Justice Reform. Under the order now in effect, Washington cherry 
handlers are subject to assessments. Funds to administer the order are 
derived from such assessments. It is intended that the assessment rate, 
as issued herein, will be applicable to all assessable Washington 
cherries beginning April 1, 2016, and continue until amended, 
suspended, or terminated.
    The Act provides that administrative proceedings must be exhausted 
before parties may file suit in court. Under section 608c(15)(A) of the 
Act, any handler subject to an order may file with USDA a petition 
stating that the order, any provision of the order, or any obligation 
imposed in connection with the order is not in accordance with law and 
request a modification of the order or to be exempted therefrom. Such 
handler is afforded the opportunity for a hearing on the petition. 
After the hearing, USDA would rule on the petition. The Act provides 
that the district court of the United States in any district in which 
the handler is an inhabitant, or has his or her principal place of 
business, has jurisdiction to review USDA's ruling on the petition, 
provided an action is filed not later than 20 days after the date of 
the entry of the ruling.
    This rule increases the assessment rate for the 2016-2017 and 
subsequent fiscal periods from $0.15 to $0.25 per ton of Washington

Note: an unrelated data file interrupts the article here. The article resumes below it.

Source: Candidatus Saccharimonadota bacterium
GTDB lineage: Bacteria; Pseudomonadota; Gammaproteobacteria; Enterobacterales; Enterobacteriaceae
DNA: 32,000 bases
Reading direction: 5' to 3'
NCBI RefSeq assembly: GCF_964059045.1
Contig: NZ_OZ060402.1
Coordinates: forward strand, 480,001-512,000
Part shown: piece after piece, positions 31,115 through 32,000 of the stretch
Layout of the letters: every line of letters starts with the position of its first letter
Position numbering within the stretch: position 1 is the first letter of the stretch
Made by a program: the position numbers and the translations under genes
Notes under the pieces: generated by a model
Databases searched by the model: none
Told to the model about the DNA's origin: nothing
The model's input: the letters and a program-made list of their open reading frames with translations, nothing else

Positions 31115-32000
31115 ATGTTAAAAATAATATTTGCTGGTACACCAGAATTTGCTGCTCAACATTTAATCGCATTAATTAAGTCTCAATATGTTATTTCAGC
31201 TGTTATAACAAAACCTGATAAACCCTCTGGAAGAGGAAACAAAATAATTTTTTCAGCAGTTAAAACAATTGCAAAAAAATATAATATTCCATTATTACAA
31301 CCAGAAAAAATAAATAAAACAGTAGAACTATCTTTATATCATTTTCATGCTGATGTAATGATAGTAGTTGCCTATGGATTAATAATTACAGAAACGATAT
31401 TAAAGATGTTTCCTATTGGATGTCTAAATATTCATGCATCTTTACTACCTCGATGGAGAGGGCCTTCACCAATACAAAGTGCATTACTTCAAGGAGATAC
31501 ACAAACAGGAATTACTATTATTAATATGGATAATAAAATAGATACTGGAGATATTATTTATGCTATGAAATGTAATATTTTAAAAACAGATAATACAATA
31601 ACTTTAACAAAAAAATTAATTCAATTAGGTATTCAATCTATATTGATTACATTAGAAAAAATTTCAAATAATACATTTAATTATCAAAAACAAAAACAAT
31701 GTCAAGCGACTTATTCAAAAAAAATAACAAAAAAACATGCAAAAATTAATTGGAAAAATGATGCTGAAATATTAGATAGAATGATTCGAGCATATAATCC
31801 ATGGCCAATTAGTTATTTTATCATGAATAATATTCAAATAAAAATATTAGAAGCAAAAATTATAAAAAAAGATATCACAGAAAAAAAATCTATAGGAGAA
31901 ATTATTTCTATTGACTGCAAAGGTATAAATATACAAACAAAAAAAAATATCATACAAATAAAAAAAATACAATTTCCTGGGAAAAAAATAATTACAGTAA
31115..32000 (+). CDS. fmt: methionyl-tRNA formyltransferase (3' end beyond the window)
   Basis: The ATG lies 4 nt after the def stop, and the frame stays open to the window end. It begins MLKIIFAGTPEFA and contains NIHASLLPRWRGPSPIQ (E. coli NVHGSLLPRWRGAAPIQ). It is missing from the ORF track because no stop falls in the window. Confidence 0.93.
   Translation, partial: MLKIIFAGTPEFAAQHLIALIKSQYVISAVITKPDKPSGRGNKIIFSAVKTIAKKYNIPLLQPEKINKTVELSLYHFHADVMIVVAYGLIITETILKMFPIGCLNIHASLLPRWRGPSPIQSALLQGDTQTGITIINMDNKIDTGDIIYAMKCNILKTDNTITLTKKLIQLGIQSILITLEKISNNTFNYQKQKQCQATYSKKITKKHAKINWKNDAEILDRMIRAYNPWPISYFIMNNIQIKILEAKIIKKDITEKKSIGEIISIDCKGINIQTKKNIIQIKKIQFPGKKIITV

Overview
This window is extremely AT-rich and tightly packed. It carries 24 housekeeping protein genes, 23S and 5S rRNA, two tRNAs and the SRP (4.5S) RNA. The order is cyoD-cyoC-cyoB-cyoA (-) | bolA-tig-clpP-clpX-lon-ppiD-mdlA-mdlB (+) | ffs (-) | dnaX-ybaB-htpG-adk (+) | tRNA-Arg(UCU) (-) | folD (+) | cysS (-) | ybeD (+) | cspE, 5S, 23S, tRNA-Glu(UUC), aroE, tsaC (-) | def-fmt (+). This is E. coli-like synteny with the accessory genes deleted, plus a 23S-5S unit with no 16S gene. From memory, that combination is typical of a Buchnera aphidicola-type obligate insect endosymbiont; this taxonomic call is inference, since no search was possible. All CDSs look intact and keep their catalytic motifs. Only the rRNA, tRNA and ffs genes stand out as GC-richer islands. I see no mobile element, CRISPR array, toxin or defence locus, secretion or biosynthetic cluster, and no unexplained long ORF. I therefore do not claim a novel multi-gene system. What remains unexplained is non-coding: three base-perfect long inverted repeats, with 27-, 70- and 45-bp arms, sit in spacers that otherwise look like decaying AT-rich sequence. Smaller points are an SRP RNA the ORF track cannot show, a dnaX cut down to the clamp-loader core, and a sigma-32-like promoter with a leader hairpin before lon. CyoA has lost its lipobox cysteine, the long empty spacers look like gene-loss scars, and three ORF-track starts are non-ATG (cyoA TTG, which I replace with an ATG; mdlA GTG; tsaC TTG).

cherries handled.
    The order provides authority for the Committee, with the approval 
of USDA, to formulate an annual budget of expenses and collect 
assessments from handlers to administer the program. The members of the 
Committee are growers and handlers of Washington cherries. They are 
familiar with the Committee's needs, and with the costs for goods and 
services in their local area, and are thus in a position to formulate 
an appropriate budget and assessment rate. The assessment rate is 
formulated and discussed in a public meeting. Thus, all directly 
affected persons have an opportunity to participate and provide input.
    For the 2013-2014 and subsequent fiscal periods, the Committee 
recommended, and the USDA approved, an assessment rate of $0.15 per ton 
of Washington cherries that would continue in effect from fiscal period 
to fiscal period unless modified, suspended, or terminated by USDA upon 
recommendation and information submitted by the Committee or other 
information available to USDA.
    The Committee met on May 18, 2016, and unanimously recommended